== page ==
Donnelly can be Tyrone's leading man
Four goals so far in a brilliant league campaign for Tyrone's Mark Donnelly, but don't praise him unless you want to be met with bashful modesty.
His rocket to the net in the early stages of the second half of the league semi-final against Kildare last Sunday provided enough of a kick to drive on and reach only their second National League final under Mickey Harte, but the Carrickmore man plays down his return.
"I suppose I am getting myself in good enough positions and the boys are seeing me available and I am lucky enough to hit the back of the net," says the 29-year-old schoolteacher.
He continues, "The way I looked at it, at the start of the year there is a lot of good, new young blood and a lot of good forwards coming in. I had to bring something else apart from my workrate up and down the field. I had to bring that scoring threat because there are men on the bench looking your place and a scoring forward is what any manager wants."
Fitting into the criteria that Mickey Harte (pictured) expects has been a lifetimes' work for Donnelly. When Carrickmore were in the running for Championships around the middle of the last decade, he regularly topped the domestic scoring charts.
He had county trials in 2004, '05, '06 and '07, but failed to catch the eye. "I remember getting down so close to it that I got a call from Mickey saying that I just missed out, that I was still young and to keep at it," he recalls.
He went off travelling in 2007 and as he says himself, "I thought that basically my chance was gone."
His relaxed attitude may have been the difference in his 2009 breakthrough. Ahead of him in the queue however was an embarrassment of riches; Dooher, McGuigan, Mellon, McCullagh, O'Neill, Penrose ...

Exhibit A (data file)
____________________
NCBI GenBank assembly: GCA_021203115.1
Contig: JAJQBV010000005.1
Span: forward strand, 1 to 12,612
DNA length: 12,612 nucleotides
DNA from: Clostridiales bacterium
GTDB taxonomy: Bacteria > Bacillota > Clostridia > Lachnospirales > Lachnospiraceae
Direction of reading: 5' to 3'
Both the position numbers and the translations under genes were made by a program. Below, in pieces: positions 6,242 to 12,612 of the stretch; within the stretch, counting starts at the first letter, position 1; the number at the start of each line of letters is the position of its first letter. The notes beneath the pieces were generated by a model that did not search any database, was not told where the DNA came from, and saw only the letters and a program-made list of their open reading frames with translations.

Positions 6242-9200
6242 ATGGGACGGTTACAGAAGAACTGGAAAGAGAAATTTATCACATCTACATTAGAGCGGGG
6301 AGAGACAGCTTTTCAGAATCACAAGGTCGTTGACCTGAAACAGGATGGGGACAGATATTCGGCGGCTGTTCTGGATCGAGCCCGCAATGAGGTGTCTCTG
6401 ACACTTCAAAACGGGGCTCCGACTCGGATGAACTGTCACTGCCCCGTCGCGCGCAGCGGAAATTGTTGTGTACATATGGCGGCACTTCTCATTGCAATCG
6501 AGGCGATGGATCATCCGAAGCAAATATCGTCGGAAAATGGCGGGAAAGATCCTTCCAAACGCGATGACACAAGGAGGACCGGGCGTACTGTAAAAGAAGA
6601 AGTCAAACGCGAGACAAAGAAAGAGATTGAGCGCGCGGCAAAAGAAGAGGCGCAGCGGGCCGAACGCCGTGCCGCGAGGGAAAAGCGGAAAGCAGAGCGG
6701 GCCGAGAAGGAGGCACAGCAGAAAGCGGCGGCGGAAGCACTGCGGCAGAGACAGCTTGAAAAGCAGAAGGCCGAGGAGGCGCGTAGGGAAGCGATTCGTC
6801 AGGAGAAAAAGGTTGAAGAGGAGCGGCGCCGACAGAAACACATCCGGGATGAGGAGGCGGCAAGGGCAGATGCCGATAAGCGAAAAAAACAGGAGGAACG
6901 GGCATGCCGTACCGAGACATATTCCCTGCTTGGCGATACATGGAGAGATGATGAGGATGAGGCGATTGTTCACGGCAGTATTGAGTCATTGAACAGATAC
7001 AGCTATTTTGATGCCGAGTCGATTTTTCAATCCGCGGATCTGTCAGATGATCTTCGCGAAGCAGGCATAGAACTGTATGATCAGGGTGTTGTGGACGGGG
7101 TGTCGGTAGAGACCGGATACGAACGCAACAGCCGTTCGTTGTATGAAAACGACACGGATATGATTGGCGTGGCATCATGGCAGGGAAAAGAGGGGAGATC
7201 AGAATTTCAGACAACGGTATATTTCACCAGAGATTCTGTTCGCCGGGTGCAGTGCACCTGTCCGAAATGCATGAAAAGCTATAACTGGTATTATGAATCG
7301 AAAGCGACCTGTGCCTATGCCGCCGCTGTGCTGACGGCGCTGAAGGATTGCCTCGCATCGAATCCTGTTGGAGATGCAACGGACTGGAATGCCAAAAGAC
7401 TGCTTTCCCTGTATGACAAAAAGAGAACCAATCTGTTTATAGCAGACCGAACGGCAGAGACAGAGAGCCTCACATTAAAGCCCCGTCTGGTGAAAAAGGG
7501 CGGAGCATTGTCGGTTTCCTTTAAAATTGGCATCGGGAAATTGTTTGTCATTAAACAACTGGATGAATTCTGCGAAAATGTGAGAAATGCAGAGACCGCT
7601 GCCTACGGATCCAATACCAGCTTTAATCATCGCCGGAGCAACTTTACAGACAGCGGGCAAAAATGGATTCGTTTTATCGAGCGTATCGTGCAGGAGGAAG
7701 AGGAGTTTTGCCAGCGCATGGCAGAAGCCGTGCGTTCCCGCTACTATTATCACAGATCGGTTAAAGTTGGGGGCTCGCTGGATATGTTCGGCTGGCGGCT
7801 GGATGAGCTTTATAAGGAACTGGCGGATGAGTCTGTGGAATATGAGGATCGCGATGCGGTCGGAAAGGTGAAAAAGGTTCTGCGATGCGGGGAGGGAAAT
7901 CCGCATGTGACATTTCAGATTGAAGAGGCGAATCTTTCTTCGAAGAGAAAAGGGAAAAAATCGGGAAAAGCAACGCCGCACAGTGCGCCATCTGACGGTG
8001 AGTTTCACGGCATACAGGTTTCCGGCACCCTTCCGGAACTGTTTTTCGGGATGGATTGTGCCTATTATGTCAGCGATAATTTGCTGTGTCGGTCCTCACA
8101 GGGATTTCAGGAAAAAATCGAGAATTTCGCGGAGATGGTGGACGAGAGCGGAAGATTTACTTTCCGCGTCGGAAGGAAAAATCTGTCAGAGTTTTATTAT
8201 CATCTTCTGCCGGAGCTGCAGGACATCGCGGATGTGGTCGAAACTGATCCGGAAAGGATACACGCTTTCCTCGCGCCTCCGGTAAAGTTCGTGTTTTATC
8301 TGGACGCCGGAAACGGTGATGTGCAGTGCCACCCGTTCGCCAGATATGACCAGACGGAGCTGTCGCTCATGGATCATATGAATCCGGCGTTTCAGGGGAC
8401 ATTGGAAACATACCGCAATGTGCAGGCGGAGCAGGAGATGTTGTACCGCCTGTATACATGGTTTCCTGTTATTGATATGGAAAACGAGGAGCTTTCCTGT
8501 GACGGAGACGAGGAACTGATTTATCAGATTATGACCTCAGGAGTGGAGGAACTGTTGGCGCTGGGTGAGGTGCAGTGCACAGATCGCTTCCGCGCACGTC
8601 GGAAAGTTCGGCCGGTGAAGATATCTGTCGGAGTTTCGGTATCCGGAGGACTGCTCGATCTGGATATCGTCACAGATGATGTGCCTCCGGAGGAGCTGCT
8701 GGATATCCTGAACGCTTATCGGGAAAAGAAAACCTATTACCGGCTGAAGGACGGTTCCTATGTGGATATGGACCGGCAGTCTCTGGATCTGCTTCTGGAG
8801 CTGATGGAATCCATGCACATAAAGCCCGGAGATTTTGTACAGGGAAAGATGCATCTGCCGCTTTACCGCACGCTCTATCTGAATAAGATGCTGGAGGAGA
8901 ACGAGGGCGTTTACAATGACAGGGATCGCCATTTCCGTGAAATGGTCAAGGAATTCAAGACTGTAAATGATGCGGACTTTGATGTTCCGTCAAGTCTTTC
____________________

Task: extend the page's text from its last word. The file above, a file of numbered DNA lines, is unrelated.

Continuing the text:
On top of that, there was a squad of All-Ireland-winning minors from 2008 featuring Peter Harte, Ronan McNabb, Niall McKenna, along with the enigmatic Raymond Mulgrew on the panel.
Donnelly laid down a year in 2010 watching from the bench as Tyrone hammered Monaghan in the Ulster final, but after a Stephen O'Neill injury let him against Kildare in the 2011 league, he has been ever-present. The only game he hasn't started since was this years' league match against Cork. Even then he came on in the 52nd minute.
In assessing the abilities of the players, Harte has been known to say that he wants footballers first, and positions come second. Thus, we have witnessed Donnelly's evolution over the past three seasons from full-forward, to centre-forward, to the present role he has now, lying deep in defence and sniping forward.
"Any jersey on the Tyrone team I will take and I have been doing a lot of work up and down the field and you have that license to get forward as well," are Donnelly's thoughts.
"As long as there are men covering you in the backline which is all down to communication."
He makes it sound scientific, and of course it is, but when you can marry that with the artistry of someone like O'Neill, then suddenly you become a serious force.
Earlier in the week, Donnelly watched the semi-final back. "Sometimes when you are playing the game it can be a bit of a blur, but there were some great scores from all over the pitch – not only from Stephen O'Neill; Mattie Donnelly kicked over a few great scores as well."
The league final against Dublin will be his first chance at a major final as an established player.
"I remember the 2010 (Ulster) final well but I suppose it wouldn't be the same. Personally it would be brilliant for myself to get a first National League medal and I think it would be a great boost for Tyrone in general moving on to the Donegal game."
Ah yes. Donegal. Tyrone will have played almost twice as many games of a competitive nature than the All-Ireland champions by the time they meet in Ballybofey, but Donnelly feels that to blend the eleven new players introduced at the start of the year, that exposure has been vital.
"Against the likes of Kildare, Dublin and Kerry, that's when you really see where boys are at in terms of playing against the best teams in the country. Against the likes of Gooch, Kieran Donaghy, Paul Galvin – they are going to learn from that experience and Mickey will see where players are at.
"Come Championship, can he look at his bench and say, 'right, I have men on the bench can come on and make a difference?' I think that's very important."
Indeed it is.